Abbott Acquires Kalila Medical to Expand Cardiac Electrophysiology Offerings
ABBOTT PARK, Ill., Feb. 2, 2016 — Abbott announced today that it has acquired Kalila Medical, Inc., a private medical device company developing next-generation access technologies used in cardiac electrophysiology procedures for the treatment of heart rhythm disorders, including atrial fibrillation. Financial terms were not disclosed.
Kalila Medical, headquartered in Campbell, Calif., has developed a novel steerable sheath that helps physicians more easily access and perform catheter-based electrophysiology procedures. The company's proprietary technology features an innovative design that eliminates whipping from torque buildup experienced with other sheath designs. The sheath also provides optimal navigation stability during cardiac ablation procedures, enabling precise left atrial access and maneuverability, with the potential to decrease procedure time.
"Atrial fibrillation is a serious condition that increases the risk of stroke and causes severe symptoms in many patients, but remains undertreated today because current technologies have limited effectiveness," said Michael Pederson, general manager of Abbott's electrophysiology business. "With this acquisition, Abbott gains a unique technology to expand our portfolio of tools for the treatment of atrial fibrillation and other heart rhythm disorders. We look forward to initiating the launch of this innovative sheath in the United States and Europe in the coming weeks."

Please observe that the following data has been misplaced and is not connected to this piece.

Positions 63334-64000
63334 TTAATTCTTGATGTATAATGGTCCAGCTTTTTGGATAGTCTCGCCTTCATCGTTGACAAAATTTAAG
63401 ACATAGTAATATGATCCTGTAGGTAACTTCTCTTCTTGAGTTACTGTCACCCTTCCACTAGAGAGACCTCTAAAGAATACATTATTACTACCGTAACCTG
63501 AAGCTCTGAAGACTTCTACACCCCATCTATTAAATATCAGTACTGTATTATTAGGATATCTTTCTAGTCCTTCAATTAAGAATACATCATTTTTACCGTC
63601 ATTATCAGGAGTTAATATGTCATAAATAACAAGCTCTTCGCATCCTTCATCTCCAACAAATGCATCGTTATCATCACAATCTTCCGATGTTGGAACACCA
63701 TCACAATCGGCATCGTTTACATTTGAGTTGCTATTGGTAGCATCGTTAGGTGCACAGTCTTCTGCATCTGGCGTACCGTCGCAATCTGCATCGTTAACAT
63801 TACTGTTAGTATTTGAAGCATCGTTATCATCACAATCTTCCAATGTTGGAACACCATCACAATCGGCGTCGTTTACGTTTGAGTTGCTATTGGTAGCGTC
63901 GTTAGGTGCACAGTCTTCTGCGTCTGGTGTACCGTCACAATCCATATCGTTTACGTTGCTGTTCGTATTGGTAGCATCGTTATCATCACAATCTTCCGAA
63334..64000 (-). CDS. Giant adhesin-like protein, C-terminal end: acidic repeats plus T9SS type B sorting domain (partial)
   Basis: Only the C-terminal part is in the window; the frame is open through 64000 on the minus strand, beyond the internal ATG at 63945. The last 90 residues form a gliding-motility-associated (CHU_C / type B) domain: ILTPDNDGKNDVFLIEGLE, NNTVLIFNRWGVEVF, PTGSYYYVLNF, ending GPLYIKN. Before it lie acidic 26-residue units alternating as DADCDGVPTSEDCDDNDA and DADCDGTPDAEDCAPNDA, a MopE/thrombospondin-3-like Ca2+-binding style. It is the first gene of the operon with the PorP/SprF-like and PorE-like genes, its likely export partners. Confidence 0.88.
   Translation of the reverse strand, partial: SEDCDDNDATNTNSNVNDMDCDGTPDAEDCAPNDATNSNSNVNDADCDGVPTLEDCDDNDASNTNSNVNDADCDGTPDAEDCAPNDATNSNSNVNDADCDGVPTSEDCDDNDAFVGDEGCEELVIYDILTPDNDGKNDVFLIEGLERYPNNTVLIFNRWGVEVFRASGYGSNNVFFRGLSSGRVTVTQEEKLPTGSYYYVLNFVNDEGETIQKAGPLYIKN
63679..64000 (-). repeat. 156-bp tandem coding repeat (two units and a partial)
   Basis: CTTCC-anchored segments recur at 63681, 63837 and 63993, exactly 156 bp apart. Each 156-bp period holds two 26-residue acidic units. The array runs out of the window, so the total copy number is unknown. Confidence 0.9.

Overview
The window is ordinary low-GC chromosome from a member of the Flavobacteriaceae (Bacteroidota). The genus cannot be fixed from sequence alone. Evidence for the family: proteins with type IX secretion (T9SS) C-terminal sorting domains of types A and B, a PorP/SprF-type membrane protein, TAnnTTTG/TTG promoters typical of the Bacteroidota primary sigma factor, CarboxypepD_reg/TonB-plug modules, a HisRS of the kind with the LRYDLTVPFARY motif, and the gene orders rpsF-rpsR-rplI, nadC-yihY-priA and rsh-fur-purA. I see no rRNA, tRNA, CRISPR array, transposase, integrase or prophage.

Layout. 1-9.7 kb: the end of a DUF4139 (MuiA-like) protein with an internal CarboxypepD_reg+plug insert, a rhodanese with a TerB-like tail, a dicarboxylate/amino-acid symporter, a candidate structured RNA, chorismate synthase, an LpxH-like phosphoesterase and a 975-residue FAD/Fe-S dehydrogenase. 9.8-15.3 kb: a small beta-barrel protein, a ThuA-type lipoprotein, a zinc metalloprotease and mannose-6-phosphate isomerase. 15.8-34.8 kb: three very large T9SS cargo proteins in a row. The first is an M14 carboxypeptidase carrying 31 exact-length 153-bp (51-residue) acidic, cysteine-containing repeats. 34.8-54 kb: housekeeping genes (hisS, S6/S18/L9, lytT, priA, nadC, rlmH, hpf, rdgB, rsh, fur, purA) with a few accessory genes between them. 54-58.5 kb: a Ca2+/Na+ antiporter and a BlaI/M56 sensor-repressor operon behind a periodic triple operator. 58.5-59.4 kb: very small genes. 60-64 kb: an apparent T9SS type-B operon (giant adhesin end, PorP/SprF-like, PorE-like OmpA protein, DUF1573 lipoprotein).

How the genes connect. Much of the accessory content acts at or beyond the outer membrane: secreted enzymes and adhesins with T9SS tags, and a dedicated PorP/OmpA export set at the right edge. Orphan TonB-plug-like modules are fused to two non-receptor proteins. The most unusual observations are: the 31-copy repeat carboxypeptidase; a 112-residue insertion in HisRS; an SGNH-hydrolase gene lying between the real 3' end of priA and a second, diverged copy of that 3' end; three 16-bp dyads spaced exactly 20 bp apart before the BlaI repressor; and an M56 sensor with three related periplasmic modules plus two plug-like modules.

In 2014, Abbott acquired Topera, a company developing innovative electrophysiology technologies, which identify and locate rotors – the unique patient-specific sources that sustain serious heart rhythm disorders, including atrial fibrillation. With the ability to visualize individual rotors, physicians can tailor treatment approaches for each patient. Abbott released a new software update providing enhanced rotor visualization, which is designed to improve the efficiency of physiologic rotor mapping, in January 2016.
Kalila received 510(k) clearance from the United States Food and Drug Administration (FDA) for its steerable introducer sheath in 2014 and received CE Mark in December 2013.
About Atrial Fibrillation:
Atrial fibrillation is the most common heart rhythm disorder, affecting more than 30 million people worldwide, with five million new cases reported annually. Globally, high blood pressure and obesity are the top risk factors for atrial fibrillation, which has a significant impact on healthcare costs.
Treatment options include medications, which do not address the underlying problem, and minimally invasive, catheter-based ablation procedures, which are designed to disrupt the transmission of abnormal impulses in the heart but have limited effectiveness with the current technology. Today, less than 3 percent of the approximately 12 million patients diagnosed with atrial fibrillation in the U.S., Europe, and Japan are treated with catheter ablation, with the majority of ablations performed on less sick patients. This results in a large, unmet clinical need, especially for sicker atrial fibrillation patients.
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